Project Citizen provides opportunities for Colorado youth to participate in the public policy process through identifying, analyzing and proposing a policy concerning a local or state issue of interest to them. Students 1) select an issue, 2) research the problem using interviews, surveys, Internet and other technology, 3) analyze alternative policies looking at costs and benefits of each, 4) develop a solution that they feel best addresses the problem and 5) develop a support base and then find the right people in government who can help them make the change. Through Project Citizen, students learn how citizens engage in public policy, how to talk with adults about their idea and that participation means more than voting.
During the past decade, Colorado students (grades 5-12) have identified the need for many policy changes that later became reality. Examples of student study and action include restricting medical marijuana clinics near schools, repair of outdated school bath room facilities, distracted driving policies, healthier food in school cafeteria, daily physical education for elementary students. Many issues that students have researched are still on the policy agenda including in-state college tuition for undocumented students, four-day school week,” zero tolerance” behavior policies in public schools, wildlife on highways and lottery games dedicated to education.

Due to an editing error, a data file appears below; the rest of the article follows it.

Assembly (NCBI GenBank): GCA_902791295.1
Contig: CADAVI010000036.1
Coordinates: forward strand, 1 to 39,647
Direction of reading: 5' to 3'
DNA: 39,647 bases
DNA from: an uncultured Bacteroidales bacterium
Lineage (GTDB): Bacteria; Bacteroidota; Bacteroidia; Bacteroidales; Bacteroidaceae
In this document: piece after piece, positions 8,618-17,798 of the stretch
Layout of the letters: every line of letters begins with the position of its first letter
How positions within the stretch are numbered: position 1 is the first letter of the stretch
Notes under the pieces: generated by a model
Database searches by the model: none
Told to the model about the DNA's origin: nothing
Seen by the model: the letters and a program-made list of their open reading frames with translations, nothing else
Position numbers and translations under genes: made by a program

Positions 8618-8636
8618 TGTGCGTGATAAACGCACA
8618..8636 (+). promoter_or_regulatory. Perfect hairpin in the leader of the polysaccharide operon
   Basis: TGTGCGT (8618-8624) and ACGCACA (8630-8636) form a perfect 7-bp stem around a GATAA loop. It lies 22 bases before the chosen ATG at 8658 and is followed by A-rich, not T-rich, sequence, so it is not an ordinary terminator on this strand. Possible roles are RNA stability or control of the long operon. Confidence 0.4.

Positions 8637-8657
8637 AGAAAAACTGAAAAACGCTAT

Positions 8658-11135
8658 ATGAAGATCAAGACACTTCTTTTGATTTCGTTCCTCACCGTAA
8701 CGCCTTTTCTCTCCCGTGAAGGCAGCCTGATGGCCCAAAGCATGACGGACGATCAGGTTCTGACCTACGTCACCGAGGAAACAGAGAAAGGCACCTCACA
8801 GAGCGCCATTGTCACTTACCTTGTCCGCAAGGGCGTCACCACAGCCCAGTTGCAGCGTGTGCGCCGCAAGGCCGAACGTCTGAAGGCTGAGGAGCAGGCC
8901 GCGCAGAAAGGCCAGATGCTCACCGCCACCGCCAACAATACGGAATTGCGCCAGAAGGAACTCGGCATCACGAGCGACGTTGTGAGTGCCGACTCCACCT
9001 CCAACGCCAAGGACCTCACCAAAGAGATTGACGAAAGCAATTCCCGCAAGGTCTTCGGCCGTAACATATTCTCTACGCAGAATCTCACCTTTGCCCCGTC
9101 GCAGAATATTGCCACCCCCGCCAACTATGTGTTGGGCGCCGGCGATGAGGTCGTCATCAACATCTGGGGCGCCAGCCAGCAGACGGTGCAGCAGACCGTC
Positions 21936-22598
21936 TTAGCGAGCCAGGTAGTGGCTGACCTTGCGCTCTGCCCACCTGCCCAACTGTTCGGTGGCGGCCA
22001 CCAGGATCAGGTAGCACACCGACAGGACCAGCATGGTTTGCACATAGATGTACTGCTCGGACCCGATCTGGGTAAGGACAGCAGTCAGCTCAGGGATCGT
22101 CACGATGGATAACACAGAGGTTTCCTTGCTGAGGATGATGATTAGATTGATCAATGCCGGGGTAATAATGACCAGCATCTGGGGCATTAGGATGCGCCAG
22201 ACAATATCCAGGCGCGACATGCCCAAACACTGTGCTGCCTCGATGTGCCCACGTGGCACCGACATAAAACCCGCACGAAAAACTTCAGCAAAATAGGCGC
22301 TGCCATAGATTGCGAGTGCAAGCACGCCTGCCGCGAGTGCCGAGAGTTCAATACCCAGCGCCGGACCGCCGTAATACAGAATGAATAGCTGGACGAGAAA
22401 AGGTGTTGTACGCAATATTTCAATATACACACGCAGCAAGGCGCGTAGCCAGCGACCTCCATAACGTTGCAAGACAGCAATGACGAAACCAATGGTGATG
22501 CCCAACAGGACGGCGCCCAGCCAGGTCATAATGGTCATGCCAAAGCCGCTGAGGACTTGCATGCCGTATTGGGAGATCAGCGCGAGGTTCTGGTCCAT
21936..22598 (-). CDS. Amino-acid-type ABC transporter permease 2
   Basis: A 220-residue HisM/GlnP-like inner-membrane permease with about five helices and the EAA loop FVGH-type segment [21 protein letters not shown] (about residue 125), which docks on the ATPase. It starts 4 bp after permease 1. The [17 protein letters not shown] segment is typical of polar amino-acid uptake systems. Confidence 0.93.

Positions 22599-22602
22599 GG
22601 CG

State and Local Project Citizen Showcases
Annually, a two-day state showcase at the Colorado State Capitol provides students with the opportunity to present their policy proposals to experts.
Learning to analyze public policy is a critically important skill for engaged citizens—and the study of public policy also provides rich opportunities for students to become better readers and writers. The Center for Education in Law and Democracy (CELD) offers a multi-day professional development seminar featuring strategies for boosting advocacy, literacy and technology skills throughout the Project Citizen process.
The seminar offers strands for elementary and secondary teachers to learn to use Web 2.0 technology as they experience the Project Citizen model. Teachers also adapt specific strategies for integrating social studies and language arts to their curricular needs. For more information about the seminar and seminar offerings, please contact Barbara Miller.